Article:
As leaders, we have a need for solitude and even Jesus at times chose solitary places to retreat to for rest. When solitude becomes isolation though, we can create a whole new problem. I heard a message recently that included the story of Aron Ralston and his harrowing experience of being trapped by himself in the backcountry of Utah’s Bluejay Canyon. He became trapped by an 800 pound boulder and what should have been an 8 hour, 13 mile day hike turned into a fight for his life. After the boulder pinned him by his arm and trying for 5 days to get free, he finally decided his only chance at survival was to self-amputate his hand and free himself. After doing the unthinkable to free himself and amputate his hand with the only thing he had available, his multi tool, he did survive to tell his tale. Although the media heralded him as a hero, and indeed he was unequivocally brave, Ralston admits that if he had followed rule #1 as a hiker to adventure with a buddy or at least tell someone where he was going, his story may have been different.
He decided to explore and hike on his own instead of letting someone know where he would be going and for how long. He needed that accountability for safety. He was an avid hiker, well trained and prepared, yet during that one hike where his need became life or death, he had failed to be connected when he needed it most.
How often have we seen this happen to leaders around us? Or even find we ourselves have stumbled somehow into isolation and the tragedy that can accompany this isolation? Community and accountability require intentional effort. They don’t simply happen on their own. When we are walking through a difficult season or a crisis, this is when we want the “friend that sticks closer than a brother” to show up on our doorstep or in the hospital room; but if we have not fostered those types of intimate, brotherhood relationships during the everyday, normal times in our lives, then they simply can’t just appear. To create transparent relationships that can be trusted and depended on you have to be intentional.
- Seek the Lord in prayer.
Ask the Lord to get involved and then follow His lead. You probably already have a couple of people in your life that would be willing to work toward a friendship based on accountability. They may well be praying for the same thing in their life.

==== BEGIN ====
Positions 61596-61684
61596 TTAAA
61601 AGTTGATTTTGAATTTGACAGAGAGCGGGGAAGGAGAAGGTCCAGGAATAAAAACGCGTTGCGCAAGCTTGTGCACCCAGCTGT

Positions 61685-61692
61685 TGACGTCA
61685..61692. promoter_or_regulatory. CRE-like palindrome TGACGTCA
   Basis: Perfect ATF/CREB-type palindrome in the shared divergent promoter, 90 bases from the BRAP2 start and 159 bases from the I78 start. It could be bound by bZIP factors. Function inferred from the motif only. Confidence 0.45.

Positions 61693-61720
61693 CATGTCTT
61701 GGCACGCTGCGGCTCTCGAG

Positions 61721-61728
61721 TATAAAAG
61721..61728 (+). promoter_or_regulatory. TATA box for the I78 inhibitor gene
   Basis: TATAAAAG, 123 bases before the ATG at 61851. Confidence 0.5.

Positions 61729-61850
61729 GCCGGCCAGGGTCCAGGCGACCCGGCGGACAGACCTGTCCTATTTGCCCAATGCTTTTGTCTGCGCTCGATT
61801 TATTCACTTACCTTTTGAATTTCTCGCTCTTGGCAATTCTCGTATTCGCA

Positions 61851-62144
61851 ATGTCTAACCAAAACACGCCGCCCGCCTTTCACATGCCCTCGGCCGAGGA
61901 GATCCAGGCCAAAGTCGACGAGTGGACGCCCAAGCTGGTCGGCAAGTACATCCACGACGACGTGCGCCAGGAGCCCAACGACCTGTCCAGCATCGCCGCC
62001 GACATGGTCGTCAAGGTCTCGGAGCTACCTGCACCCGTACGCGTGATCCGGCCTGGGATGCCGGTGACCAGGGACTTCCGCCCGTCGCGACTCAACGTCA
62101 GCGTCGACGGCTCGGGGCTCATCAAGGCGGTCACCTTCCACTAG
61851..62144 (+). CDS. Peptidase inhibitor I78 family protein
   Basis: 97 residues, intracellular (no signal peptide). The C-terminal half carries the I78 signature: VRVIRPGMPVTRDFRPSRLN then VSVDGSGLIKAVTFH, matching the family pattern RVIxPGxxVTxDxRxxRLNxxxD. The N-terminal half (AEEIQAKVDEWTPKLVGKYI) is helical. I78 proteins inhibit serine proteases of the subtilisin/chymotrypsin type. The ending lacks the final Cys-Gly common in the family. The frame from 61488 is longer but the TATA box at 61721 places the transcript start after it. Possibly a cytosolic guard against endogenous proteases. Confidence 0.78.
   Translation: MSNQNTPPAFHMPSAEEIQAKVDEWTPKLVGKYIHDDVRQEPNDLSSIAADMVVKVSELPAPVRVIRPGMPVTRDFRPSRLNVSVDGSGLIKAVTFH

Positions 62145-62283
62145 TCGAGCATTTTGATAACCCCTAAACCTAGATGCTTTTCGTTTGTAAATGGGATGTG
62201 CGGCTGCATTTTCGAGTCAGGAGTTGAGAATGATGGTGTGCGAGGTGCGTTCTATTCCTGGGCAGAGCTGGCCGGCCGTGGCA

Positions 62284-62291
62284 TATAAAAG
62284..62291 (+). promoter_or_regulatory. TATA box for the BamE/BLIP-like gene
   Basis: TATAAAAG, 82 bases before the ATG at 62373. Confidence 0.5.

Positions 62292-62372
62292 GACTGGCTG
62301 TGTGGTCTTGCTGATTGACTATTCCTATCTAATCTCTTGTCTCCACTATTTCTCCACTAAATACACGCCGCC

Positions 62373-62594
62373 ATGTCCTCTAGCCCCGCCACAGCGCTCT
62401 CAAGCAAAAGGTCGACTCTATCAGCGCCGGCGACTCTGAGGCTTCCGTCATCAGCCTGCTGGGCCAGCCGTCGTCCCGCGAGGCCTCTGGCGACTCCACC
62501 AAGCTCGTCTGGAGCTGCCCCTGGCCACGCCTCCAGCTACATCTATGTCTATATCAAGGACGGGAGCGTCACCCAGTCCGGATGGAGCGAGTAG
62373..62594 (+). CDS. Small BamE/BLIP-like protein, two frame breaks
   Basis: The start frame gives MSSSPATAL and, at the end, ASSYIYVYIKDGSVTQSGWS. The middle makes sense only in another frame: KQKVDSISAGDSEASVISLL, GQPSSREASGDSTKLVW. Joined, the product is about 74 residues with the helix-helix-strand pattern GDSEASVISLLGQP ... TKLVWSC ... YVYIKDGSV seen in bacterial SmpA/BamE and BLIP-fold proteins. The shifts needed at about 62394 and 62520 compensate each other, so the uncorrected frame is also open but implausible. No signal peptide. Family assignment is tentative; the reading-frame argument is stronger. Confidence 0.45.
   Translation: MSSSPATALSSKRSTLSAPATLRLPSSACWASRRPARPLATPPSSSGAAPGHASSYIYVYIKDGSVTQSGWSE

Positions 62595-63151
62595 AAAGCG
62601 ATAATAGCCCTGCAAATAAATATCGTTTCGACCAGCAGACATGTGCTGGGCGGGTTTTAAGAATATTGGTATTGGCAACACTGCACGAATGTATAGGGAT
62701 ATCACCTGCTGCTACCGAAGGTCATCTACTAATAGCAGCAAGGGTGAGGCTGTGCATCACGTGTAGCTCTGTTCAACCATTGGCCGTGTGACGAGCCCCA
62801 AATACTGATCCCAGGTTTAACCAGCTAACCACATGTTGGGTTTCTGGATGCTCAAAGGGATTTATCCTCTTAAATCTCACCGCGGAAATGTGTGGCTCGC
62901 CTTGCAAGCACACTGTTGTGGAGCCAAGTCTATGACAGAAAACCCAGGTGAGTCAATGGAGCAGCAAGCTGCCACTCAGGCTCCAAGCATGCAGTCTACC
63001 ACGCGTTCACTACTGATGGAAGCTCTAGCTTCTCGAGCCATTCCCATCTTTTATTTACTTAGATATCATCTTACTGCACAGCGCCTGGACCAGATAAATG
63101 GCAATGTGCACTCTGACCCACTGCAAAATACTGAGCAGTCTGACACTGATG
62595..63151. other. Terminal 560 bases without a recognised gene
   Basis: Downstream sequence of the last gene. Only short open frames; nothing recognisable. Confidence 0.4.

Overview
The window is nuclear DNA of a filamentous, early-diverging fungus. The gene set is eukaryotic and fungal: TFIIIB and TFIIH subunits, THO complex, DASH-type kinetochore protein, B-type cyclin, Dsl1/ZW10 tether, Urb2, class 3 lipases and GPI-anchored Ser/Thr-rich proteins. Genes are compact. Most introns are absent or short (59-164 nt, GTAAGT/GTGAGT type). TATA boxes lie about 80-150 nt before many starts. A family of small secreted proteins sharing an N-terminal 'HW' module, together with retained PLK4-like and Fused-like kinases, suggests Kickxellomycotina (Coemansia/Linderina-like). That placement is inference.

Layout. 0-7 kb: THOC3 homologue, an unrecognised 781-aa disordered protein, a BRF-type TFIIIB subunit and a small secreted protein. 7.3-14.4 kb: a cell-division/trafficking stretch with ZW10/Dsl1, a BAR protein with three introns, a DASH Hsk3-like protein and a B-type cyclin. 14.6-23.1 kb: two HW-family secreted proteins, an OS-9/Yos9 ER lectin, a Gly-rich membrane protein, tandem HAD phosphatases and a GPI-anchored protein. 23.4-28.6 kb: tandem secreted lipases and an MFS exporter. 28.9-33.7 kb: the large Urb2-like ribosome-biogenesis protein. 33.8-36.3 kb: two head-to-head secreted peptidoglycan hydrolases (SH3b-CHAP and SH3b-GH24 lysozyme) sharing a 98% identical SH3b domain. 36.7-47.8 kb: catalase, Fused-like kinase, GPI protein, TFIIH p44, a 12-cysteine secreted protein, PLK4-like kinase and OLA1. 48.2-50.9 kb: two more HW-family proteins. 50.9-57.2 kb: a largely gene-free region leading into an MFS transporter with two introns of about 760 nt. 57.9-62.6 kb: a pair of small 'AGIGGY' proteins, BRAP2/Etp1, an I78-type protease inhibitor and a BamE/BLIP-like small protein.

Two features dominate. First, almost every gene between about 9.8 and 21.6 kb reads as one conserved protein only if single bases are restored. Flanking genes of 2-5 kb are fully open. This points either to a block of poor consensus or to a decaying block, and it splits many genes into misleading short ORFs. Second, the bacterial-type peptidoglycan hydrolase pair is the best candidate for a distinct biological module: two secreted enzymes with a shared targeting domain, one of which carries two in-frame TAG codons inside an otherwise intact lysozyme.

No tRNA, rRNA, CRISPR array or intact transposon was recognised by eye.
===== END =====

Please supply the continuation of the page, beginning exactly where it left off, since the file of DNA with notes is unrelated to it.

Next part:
- Start the conversation.
When you ask the Lord to bring individuals to mind, then be ready to move on that and begin a conversation with them. Take the risk and step out in obedience. Invite them to coffee, or for a run, but be willing to initiate this first step toward community.
- Set aside time.
To develop friendship that will move from surface conversation to transparency and accountability, time is required. Set up a specific time each week that works for your schedules where you can connect and consistently meet. Your consistency will show it is a priority in your life.
- Say what you mean.
If you are going to have the kind of friends that really know you and can walk with you when you struggle but also rejoice with you in the good times, then transparency needs to be a foundational part of that friendship. Transparency begins with you. So say what you mean and mean what you say. If you see some red flags in your friend’s life then you need to be a good friend and say that. And if you are walking too close to your own guard rails then you need to give your friend permission to call you on that as well. This is when friendship becomes “iron sharpening iron” and not just an acquaintance that will eventually fade into your past.
Moving out of isolation and into community takes intention and effort but the rewards are great and can last a lifetime. Relationships found within healthy community create friendships that provide warmth, prayer support and accountability but also potentially could save your life. Aron Ralston discovered that taking on life’s adventures with a friend walking alongside you is the safest and wisest option.
What is holding you back from intentionally stepping into community today?